The Gambler Characters
by Fyodor Dostoevsky

Start Your Free Trial

Download The Gambler Study Guide

Subscribe Now

Characters Discussed

(Great Characters in Literature)

Alexey Ivanovitch

Alexey Ivanovitch (ah-lehk-say ih-VAH-no-vihch), a young, impoverished nobleman, the tutor in a decadent, aristocratic Russian household where he falls in love with the stepdaughter of the family. Boorish and insolent in response to the patronizing impoliteness of his sponsor, he causes his own dismissal but remains in the German gambling resort town to be near his beloved Polina, who makes use of his devotion to send him on errands and to win for her at the roulette tables. Although perceptive and cultured, Alexey is addicted to the tables, so much so that he wins a fortune in order to relieve Polina of financial worries. When she refuses to accept his gift, she leaves him so despondent that he takes up with a French adventuress who impoverishes and then discards him. Even after he hears that Polina, ill at the time, really loves him and wishes him to return, he goes again and again to the salons, for by this time his gambling has become compulsive.

Polina Alexandrovna

Polina Alexandrovna (poh-LIH-nuh ah-lehk-SAHN-drov-nuh), the stepdaughter of a Russian general. Beautiful in a strange way, Polina is the mistress of a false marquis, an adventurer who practices usury and who is ruining the General by attaching his real estate in order to keep the Russian in gambling money. Her influence on Alexey is so great that he not only gambles for her, literally and figuratively, but also obeys her slightest whim. She in turn is under the spell of the false marquis. Mr. Astley, who is also in love with Polina, finally takes her to Switzerland for her health.

The General

The General, the son-in-law of a wealthy old lady and the stepfather to Polina. Formerly a colonel, he had bought his preferment upon retirement. In desperate straits financially and madly in love with Mlle Blanche, a French adventuress, he sees health and prospects grow dimmer each day that his aged aunt lives. He is a mixture of suspicion and haughtiness; his whole life is built on pretense. Although he never finishes a sentence, his ideas are so simple and self-centered that no one misunderstands him. His two children mean no more to him than the dim memory of Victoria, his dead wife. After years of anticipation while waiting for his inheritance, he lives only a few months longer than the dowager, who has gambled away most of her fortune in the meantime.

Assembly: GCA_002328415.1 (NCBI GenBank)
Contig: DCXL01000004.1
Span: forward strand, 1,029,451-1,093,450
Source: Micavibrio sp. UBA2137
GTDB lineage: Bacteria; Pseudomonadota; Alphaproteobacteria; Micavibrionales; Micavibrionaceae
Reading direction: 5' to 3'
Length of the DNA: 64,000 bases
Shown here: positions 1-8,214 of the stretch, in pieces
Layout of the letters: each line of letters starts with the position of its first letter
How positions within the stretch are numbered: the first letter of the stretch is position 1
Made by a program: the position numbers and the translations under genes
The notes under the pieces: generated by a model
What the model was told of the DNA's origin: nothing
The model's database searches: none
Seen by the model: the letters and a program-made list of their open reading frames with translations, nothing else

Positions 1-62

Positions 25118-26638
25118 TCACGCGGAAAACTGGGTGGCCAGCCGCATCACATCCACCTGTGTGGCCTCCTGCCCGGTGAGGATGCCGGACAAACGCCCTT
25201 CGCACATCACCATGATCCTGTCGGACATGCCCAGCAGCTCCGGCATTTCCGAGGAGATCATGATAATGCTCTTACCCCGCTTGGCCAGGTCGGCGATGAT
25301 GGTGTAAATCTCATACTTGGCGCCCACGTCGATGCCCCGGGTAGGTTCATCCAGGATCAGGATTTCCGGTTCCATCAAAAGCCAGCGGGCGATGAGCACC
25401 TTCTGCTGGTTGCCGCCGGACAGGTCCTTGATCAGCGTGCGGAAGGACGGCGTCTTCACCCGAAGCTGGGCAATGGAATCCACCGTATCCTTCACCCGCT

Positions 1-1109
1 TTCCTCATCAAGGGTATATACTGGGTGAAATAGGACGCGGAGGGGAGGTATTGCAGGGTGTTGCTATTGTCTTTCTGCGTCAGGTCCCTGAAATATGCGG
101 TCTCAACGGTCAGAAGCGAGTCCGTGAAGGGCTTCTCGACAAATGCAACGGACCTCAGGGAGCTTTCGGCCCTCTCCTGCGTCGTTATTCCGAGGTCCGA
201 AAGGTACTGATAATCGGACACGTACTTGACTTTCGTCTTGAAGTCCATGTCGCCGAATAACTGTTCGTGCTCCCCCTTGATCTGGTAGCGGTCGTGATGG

Antonida Vassilievna Tarasevitcheva

Antonida Vassilievna Tarasevitcheva (ahn-toh-NIH-duh vahs-SIH-lyehv-nuh tah-rahs-SEH -vih-cheh-vah), the General’s aunt, a sprightly seventy-five-year-old aristocrat and autocrat who rules her family with wicked glee. She is called “Grandmother” by her family, and she is confined to her chair, where she sits like a ramrod and issues orders in a stentorian voice. Fond of Polina, she...

(The entire section is 706 words.)